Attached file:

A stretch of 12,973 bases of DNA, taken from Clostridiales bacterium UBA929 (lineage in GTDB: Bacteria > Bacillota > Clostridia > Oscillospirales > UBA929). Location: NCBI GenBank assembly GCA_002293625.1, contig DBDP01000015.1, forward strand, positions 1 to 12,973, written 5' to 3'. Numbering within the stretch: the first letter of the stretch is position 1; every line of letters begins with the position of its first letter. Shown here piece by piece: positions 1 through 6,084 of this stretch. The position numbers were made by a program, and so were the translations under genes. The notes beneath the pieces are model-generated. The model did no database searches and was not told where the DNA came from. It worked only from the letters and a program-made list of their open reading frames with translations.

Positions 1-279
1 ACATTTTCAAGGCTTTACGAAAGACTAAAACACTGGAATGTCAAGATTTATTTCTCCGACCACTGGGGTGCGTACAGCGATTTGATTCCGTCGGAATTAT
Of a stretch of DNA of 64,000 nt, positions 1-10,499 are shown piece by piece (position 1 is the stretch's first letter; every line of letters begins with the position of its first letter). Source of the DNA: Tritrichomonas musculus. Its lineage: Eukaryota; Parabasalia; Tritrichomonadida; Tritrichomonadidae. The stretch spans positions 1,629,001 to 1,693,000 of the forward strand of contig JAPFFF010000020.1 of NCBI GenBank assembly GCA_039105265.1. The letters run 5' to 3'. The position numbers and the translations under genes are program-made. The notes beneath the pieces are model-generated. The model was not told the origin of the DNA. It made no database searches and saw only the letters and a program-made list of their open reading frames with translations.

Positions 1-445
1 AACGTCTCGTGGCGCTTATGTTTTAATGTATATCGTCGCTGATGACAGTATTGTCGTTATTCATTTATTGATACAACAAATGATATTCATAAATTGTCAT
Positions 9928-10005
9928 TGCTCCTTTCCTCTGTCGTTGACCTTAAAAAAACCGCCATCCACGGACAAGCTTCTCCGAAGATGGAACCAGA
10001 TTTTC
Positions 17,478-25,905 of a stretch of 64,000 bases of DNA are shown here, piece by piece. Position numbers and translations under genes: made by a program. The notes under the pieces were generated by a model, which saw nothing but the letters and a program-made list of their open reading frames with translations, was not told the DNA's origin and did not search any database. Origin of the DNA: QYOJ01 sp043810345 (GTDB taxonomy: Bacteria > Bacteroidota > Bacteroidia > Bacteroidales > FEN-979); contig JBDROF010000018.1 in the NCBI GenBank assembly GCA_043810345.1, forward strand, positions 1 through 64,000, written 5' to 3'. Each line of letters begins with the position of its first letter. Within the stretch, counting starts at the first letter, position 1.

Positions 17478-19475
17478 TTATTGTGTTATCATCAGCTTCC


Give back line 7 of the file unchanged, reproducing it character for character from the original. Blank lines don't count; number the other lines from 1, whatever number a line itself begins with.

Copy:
Positions 9928-10005